• Temperature affected on properties physical chemistry of ILs.
• Principle HARD and SAFT influenced on properties physical chemistry of ILs.

The data of physical properties on ionic liquids are necessary for both theoretical research and industrial application. The establishment of the databases in this respect will certainly support the study and advance of ionic liquids. Thus, in this work, we have carefully measured several significant physical properties of ionic liquids: tri-butyl ammonium chloride [Bu3NH][Cl], tributyl ammonium nitrate [Bu3NH][NO3], tri-butyl ammonium hydrogen sulfate [Bu3NH][HSO4] and tri-butyl ammonium di-hydrogen phosphate [Bu3NH][H2PO4]over a wide range of temperature from (293.15 to 363.15 K). Clearly, much more attention should be paid on the measurement of physicochemical properties of ionic liquids.

The measured densities, ??, and the dynamic viscosities, ?, for the binary mixtures of [Bu3NH][H2PO4] with water at T = (293.15to 363.15) Cover the whole composition range are listed in Tables 1 and 2.As can be seen, the density of all of the mixtures always decreases with temperature. A very decent linear correlation is observed for all compositions (r = 1), this linear behavior with temperature.

The experimental viscosity results of [Bu3NH][Cl], [Bu3NH] [NO3], [Bu3NH][HSO4], [Bu3NH][H2PO4]from this study are in respectable agreement with the very scarce data from the literature and are well represented by the VTF equation. At the same temperature, [Bu3NH][H2PO4] have high very significantly the viscosity of other tri ILs. Presence oxygen atoms perhaps make up high viscosity this IL than other ILs.Since the viscosities of ILs are essentially effective by the van derWaals interactions and H bonding,have reported the influence of oxygen, wateron the physical properties of [Bu3NH][H2PO4]. It hasbeen shown that the presence of even low concentrations of oxygen in the [Bu3NH] [H2PO4] substantially increases the viscosity.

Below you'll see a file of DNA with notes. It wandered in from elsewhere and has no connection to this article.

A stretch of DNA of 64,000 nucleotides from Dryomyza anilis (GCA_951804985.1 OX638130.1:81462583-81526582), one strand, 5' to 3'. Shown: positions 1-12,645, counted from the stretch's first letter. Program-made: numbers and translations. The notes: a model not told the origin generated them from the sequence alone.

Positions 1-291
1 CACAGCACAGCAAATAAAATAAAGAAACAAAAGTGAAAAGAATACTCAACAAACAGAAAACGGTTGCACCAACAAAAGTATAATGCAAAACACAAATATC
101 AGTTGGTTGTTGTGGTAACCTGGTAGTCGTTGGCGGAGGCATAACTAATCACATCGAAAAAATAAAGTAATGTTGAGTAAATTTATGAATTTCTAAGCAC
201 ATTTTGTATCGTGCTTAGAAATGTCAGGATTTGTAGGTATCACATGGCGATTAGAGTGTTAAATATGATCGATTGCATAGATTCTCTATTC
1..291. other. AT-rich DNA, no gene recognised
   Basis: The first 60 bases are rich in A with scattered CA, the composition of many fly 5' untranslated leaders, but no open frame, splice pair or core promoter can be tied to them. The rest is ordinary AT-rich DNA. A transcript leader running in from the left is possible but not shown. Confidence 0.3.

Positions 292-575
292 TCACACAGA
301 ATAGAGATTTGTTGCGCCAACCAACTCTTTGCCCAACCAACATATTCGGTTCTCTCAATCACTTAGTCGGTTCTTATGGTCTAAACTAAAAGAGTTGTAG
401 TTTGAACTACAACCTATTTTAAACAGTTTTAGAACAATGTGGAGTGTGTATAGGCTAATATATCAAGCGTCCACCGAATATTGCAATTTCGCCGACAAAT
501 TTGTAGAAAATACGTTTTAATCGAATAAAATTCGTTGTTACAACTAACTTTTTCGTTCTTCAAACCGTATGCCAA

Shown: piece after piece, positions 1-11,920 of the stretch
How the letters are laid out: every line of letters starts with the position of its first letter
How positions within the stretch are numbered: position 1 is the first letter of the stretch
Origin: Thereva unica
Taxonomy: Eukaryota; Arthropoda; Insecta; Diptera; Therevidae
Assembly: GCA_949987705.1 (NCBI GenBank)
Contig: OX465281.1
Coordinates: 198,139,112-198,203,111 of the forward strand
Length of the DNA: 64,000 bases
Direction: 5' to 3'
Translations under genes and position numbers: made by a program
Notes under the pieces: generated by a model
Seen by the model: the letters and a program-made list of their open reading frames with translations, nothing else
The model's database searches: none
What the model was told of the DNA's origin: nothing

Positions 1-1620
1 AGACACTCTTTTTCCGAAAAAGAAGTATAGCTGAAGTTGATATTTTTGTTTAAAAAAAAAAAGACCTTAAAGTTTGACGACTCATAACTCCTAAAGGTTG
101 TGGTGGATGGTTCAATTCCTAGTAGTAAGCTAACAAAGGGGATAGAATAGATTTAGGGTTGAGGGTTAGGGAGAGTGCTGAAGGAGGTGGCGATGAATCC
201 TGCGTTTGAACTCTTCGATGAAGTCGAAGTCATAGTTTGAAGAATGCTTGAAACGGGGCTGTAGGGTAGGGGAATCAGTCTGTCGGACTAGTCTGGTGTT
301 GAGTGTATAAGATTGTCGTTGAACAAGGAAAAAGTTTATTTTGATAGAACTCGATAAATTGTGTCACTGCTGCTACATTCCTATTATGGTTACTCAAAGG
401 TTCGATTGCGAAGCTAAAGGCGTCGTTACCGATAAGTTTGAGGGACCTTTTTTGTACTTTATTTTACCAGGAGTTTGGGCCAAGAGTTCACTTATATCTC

Figure 5 shows the thermal conductivity of ILs as a function of temperature.It can be seen that the thermal conductivity of [Bu3NH][H2PO4] is 0.67 Wm-1 K-1. This indicates that [Bu3NH] [H2PO4] is a relatively poor thermal conductor with the thermal conductivity approximately of that of water at the room temperature. Initially, the temperature-independent thermal conductivity of the [Bu3NH] [H2PO4] was thought to be due to the inappropriate method of measurements as both the thermal probe and the liquid are electrically conductive. It was alsohypothesised that the temperature-independent behaviour is associated with the high viscosity of the ionic liquids.